Every good gift and every perfect gift is from above, coming down from the Father of lights, with whom there is no variation or shadow due to change.
James 1:17 (ESV)
Kids always ask such strange questions. The other day, one of my kids asked, “Mom, do you prefer sunrise or sunset?” Quite the abnormal conversation starter, but I stopped to consider the question. My natural inclination was to say, “Sunset,” — mostly because sunsets come at a more civilized hour than sunrise. However, as I thought about it, I realized that, from safety, sure, the sunset seems great. But how would I feel if I wasn’t safe in my home? How would I feel if I was in the middle of the wilderness? How would I feel if I was far from home and the sun was setting? Outside of the safety of home, sunsets can actually seem a bit scary. They bring the unknown world of the night. Sunrise, on the other hand, brings the security of the light and the promise of a new day. A sunrise says that I lasted through the night and get another chance.
My older kids are learning about Galileo for science right now. Of course, to them, thinking the Earth is the center of our solar system seems absurd. They have the benefit of scientific advancement and many intelligent thinkers before them to show the way. Of course, for Galileo, asserting that the Sun, not the Earth, was the center of our solar system was quite the statement. In fact, it got him into plenty of trouble with the Church, who, at the time, taught that the Bible insisted the Earth doesn’t move and therefore concluded that God created all things to revolve around us.
How much would we miss about God if we ignored the heliocentric reality of the solar system?
The Sun does not move. Well, it rotates, but it doesn’t orbit. It stays where it was placed, and it is the rest of our solar system that moves. Our light, our life-giver— it remains; we move. When the Sun is setting, it is not the Sun leaving us; on the contrary, we are leaving the Sun. When the Sun rises, it is not the Sun coming back to us, but us turning our faces back to the Sun. The gravity of the Sun holds all the rest of the planets in their orbit. According to NASA, 99.8 percent of the entire mass of our solar system is in the Sun. Everything else, held in place by the pull of the Sun, is a mere fraction of a percent of our whole solar system. That means eight planets with their moons, five dwarf planets (that we know of), thousands of asteroids, and trillions of comets account for 0.2 percent of our solar system. How small does that make us? Puts Psalm 8 in quite a new light.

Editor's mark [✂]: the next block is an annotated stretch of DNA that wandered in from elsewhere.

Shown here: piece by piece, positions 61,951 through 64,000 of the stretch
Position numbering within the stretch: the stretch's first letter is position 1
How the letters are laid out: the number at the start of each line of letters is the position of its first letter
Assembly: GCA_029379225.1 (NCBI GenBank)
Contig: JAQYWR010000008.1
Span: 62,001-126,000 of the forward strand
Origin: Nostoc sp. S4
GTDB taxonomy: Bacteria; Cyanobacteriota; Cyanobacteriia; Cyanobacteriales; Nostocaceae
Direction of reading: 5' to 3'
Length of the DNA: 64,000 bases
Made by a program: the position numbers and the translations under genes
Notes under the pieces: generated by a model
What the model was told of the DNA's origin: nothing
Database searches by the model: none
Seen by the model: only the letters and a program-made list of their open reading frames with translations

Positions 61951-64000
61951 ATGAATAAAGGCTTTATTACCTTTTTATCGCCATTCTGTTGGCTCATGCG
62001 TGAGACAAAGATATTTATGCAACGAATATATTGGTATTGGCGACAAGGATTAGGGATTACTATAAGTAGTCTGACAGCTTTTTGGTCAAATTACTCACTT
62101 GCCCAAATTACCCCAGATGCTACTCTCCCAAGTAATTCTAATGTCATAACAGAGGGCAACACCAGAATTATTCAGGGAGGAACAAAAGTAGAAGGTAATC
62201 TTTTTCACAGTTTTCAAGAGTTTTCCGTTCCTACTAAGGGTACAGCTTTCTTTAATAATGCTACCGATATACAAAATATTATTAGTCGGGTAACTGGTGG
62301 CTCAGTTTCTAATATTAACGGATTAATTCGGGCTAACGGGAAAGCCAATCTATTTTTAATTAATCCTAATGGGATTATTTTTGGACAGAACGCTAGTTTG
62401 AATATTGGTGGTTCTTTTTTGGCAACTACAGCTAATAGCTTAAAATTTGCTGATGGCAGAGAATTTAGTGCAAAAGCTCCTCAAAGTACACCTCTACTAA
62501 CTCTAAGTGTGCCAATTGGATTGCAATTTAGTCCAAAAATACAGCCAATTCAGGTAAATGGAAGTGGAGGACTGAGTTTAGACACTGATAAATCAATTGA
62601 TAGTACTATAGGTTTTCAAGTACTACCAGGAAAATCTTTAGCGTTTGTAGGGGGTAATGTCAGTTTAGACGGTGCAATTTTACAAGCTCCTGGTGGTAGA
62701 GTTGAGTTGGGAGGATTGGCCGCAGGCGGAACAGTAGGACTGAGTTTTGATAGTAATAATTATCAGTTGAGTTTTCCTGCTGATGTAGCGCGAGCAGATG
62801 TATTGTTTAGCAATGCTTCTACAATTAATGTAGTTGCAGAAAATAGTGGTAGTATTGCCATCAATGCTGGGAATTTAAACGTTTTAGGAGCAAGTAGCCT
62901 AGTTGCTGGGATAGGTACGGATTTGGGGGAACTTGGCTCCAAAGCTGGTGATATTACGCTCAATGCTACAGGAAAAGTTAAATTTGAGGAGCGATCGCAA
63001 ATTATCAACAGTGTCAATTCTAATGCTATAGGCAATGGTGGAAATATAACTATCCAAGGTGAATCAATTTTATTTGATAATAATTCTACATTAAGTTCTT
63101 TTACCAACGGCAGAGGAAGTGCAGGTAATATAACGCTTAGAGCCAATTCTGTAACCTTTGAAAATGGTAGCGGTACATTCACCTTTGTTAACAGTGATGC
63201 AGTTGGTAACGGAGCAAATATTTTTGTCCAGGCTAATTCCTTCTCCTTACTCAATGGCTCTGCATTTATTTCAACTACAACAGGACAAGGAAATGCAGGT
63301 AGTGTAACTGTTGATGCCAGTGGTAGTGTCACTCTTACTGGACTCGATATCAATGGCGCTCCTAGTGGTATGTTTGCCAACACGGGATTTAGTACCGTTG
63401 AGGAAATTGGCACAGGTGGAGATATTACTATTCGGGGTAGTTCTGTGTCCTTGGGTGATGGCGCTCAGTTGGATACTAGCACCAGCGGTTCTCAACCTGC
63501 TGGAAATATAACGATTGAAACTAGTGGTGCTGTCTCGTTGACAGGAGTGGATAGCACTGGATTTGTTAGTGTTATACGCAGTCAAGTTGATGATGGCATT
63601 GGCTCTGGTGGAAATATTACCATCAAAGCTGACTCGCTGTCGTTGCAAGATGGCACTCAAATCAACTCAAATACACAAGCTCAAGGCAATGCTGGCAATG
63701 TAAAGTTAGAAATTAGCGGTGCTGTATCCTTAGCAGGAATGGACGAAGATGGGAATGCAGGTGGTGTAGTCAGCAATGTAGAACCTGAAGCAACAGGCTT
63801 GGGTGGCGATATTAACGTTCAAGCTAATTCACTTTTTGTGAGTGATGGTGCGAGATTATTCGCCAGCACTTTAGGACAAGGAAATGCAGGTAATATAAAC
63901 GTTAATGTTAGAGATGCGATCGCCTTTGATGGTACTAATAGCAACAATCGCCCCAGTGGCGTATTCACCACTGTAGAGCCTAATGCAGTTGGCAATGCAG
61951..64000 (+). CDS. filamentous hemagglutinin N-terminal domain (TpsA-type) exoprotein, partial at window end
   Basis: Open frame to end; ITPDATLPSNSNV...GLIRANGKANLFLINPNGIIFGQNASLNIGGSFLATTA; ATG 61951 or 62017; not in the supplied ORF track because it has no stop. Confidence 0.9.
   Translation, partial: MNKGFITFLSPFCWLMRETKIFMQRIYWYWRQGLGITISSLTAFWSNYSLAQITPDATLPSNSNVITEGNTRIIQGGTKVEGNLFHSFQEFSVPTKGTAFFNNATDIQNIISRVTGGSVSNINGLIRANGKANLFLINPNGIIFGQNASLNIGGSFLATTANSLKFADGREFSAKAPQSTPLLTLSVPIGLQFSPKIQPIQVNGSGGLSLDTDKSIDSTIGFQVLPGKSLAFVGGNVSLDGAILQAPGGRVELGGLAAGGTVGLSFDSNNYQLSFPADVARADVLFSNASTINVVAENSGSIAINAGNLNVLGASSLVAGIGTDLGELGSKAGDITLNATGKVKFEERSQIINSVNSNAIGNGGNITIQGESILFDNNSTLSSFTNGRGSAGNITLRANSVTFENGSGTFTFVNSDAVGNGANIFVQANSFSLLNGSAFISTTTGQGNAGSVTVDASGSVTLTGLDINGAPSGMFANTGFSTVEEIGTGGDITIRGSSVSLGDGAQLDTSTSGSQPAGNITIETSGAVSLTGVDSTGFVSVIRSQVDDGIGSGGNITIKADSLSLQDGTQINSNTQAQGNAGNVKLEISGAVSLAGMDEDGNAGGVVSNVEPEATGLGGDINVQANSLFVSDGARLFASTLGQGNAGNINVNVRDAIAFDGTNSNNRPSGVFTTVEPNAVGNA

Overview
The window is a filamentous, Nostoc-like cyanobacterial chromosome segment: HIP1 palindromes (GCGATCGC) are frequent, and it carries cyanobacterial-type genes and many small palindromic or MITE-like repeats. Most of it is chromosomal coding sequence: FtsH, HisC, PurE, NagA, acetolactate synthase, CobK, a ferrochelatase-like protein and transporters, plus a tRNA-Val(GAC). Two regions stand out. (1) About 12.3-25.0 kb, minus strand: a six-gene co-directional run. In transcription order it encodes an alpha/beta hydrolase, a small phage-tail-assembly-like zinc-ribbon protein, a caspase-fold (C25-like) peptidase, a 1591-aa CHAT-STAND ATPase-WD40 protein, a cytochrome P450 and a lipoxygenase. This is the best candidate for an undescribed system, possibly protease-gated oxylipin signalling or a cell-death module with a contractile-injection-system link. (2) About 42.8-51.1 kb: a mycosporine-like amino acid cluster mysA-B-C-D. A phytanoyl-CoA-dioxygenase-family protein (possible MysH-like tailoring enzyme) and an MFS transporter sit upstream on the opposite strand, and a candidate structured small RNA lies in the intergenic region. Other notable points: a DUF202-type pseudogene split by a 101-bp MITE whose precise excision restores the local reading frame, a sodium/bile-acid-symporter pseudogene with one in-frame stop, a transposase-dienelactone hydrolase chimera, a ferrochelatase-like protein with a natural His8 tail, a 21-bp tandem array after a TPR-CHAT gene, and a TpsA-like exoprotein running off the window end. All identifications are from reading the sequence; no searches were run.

What does that say about God? If nature reveals to us truths about God written into the natural world, then certainly heliocentrism has something to say.
During Lent, we go through a time of darkness. We’re out in the wilderness at night, eagerly awaiting the Sun to rise. The night is long and it is dark, but we hold onto the hope that the Sun will rise. We know Easter will come. The morning always comes, no matter how long the night may seem. The morning will come as we turn back to the Sun. The reality of Jesus’ Resurrection is seen clearly as we turn back to the Son.
God does not move. All that is does not revolve around us, but Him. He is the center. He is the light. He is the life-giver. We all circle around Him. In the sunrise, in the reality of Easter, we’re turning back to Him. During this dark night in the wilderness, God has not turned His back on us. He remains. And He will be there as we turn our faces back to Him.